06_01_002623.LARGE

Map of Bristol County, Massachusetts, 1852*

1852

Aug 9th Monday  Part of the forenoon was working

about the house & cut out some work.

This afternoon started to go to Taunton

and got as far as brother Alsons when it rained

poringly and we were obliged to ride into

the barn untill it slacked a little so that we

could get into the house  Spent the afternoon 

there.  It was quite pleasant when we came 

home.  Mrs Witherell A L Ames & S Ames were with me

 

On the 1852 map of Bristol County, illustrated above, the town of Easton sits at the very top. Its eastern border abuts Plymouth County, which was the home of Bridgewater (today’s Brockton), West Bridgewater, and more. On Easton’s northern line sits Stoughton in Norfolk County. To its immediate south lies Raynham, home of many Gilmore cousins. We often read of Evelina traveling to these three vicinities – Bridgewater, Stoughton and Raynham –  to see family, friends, and vendors.

To the west of Easton lies Mansfield – where Oakes and Oliver (3) caught the stagecoach for Providence – and Norton. Further south, on a NNW/SSE axis, is the somewhat bow-tie-shaped town of Taunton. Taunton in the 19th century was known locally as “Silver City,” for its silver manufacturing, being the home of Reed & Barton, F. B. Rogers and others. We seldom hear of Evelina heading there, but for some reason, she and her sisters-in-law were traveling there this afternoon.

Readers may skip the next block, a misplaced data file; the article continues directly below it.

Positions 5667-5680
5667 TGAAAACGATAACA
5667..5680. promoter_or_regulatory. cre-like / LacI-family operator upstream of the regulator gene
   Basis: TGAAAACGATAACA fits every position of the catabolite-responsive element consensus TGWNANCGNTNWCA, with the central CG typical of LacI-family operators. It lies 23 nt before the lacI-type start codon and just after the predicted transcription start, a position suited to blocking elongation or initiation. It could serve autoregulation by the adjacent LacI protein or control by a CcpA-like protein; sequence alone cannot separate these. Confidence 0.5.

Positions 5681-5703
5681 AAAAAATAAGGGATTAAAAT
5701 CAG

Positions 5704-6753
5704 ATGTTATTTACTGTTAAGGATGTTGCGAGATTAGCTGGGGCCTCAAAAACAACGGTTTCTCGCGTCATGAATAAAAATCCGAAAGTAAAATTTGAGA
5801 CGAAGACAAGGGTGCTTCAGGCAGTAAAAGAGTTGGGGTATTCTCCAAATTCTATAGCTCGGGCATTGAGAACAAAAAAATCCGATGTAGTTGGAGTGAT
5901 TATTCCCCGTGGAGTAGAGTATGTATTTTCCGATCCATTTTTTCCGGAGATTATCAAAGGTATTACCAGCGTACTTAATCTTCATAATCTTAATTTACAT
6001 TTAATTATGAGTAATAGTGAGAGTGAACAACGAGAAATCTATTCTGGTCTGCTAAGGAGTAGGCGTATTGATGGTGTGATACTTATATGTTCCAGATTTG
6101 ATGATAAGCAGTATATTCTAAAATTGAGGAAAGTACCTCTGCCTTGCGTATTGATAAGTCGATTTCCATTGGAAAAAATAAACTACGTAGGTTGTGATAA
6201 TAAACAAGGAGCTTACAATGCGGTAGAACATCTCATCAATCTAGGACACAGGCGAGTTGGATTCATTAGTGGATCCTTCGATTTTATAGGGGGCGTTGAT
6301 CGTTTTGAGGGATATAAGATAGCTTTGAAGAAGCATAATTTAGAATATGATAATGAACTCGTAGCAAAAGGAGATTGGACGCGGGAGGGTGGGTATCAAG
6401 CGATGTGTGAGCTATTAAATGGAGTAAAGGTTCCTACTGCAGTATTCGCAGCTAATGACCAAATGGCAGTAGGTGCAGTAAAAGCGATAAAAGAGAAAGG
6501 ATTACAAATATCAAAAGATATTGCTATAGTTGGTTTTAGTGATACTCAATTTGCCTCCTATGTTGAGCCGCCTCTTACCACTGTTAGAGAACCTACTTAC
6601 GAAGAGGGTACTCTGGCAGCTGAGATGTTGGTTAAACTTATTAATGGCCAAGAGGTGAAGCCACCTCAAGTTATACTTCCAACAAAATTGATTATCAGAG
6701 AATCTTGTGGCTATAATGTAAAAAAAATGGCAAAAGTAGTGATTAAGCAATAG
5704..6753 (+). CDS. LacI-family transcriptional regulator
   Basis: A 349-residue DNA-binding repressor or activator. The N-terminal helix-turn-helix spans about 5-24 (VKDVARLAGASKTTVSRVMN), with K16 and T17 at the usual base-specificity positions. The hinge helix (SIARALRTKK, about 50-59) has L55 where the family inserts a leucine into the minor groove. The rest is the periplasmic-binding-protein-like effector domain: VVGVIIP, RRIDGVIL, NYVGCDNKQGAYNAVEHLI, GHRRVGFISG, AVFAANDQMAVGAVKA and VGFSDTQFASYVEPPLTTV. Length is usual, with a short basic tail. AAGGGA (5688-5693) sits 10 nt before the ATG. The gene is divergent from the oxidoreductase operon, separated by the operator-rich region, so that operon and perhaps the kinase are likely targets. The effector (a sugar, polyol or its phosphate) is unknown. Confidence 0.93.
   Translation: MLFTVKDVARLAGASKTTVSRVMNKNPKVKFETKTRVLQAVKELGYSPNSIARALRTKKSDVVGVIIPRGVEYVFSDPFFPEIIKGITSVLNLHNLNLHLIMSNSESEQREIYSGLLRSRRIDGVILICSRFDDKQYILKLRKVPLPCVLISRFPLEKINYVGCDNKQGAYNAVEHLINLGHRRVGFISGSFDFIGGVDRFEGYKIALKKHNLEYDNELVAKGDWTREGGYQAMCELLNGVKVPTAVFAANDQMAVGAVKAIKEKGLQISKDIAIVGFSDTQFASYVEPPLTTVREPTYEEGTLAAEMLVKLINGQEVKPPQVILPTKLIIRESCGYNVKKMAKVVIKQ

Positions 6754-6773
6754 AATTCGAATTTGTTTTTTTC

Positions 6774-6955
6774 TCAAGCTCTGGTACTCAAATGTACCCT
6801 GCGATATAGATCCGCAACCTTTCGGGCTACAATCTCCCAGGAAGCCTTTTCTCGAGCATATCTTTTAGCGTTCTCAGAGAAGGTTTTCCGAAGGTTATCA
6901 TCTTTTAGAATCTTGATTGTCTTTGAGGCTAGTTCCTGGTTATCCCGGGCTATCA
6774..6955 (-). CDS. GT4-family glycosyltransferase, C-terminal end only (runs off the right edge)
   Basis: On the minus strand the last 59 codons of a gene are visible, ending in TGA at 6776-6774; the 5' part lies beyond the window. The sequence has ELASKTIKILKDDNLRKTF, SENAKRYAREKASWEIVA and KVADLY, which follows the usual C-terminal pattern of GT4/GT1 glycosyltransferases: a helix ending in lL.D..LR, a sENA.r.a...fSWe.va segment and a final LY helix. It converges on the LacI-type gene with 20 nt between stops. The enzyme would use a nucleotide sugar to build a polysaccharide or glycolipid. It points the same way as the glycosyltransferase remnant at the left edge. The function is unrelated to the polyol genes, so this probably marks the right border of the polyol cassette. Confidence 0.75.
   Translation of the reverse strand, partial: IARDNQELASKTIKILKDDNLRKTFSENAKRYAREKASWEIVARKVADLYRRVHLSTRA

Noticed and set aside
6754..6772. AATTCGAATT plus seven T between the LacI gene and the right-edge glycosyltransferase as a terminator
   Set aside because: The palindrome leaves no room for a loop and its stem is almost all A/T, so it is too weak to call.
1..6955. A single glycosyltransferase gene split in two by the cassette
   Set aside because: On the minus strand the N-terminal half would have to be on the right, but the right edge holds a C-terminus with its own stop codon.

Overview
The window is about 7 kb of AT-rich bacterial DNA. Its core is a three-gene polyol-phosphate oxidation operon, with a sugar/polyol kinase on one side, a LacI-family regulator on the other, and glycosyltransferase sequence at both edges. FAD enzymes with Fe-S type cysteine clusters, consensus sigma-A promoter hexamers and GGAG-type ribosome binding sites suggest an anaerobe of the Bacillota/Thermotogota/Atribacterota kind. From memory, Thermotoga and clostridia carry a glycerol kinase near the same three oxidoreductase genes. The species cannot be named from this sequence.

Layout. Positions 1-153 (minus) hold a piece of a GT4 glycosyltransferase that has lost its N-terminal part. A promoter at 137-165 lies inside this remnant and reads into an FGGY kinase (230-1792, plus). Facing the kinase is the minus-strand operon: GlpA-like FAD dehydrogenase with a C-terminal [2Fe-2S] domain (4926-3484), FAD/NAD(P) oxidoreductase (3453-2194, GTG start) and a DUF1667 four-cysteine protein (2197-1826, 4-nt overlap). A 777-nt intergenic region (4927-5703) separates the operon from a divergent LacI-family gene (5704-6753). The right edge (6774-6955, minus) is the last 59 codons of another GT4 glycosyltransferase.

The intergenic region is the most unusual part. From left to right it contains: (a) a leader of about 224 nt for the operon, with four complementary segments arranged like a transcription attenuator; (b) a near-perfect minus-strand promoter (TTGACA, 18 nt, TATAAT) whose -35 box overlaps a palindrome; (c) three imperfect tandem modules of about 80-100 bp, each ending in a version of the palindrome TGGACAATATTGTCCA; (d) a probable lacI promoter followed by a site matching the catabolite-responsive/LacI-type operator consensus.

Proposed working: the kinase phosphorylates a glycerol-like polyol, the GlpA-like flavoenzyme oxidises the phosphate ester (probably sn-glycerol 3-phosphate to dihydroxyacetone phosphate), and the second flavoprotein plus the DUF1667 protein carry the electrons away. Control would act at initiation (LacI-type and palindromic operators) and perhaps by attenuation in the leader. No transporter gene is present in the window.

The ladies never got to Taunton, however, as an abrupt rain shower came down “poringly” while they were en route. “Good showers,”**too, according to Old Oliver, the kind of showers he’d been looking for most of the summer. When the rain commenced, the women drove their vehicle into Alson Gilmore’s barn and waited, then hurried into the house when “it slacked a little.” And there they sat, visiting with the Gilmores.

With the notable exception of Boston, to which Evelina traveled several times a year, this map pretty well represents the geographic scope of Evelina’s life to date. The northern portion of Bristol County and its abutting towns constituted her largest neighborhood, her network of friends and family, her travel pattern, her home. That was her world. It would soon get larger.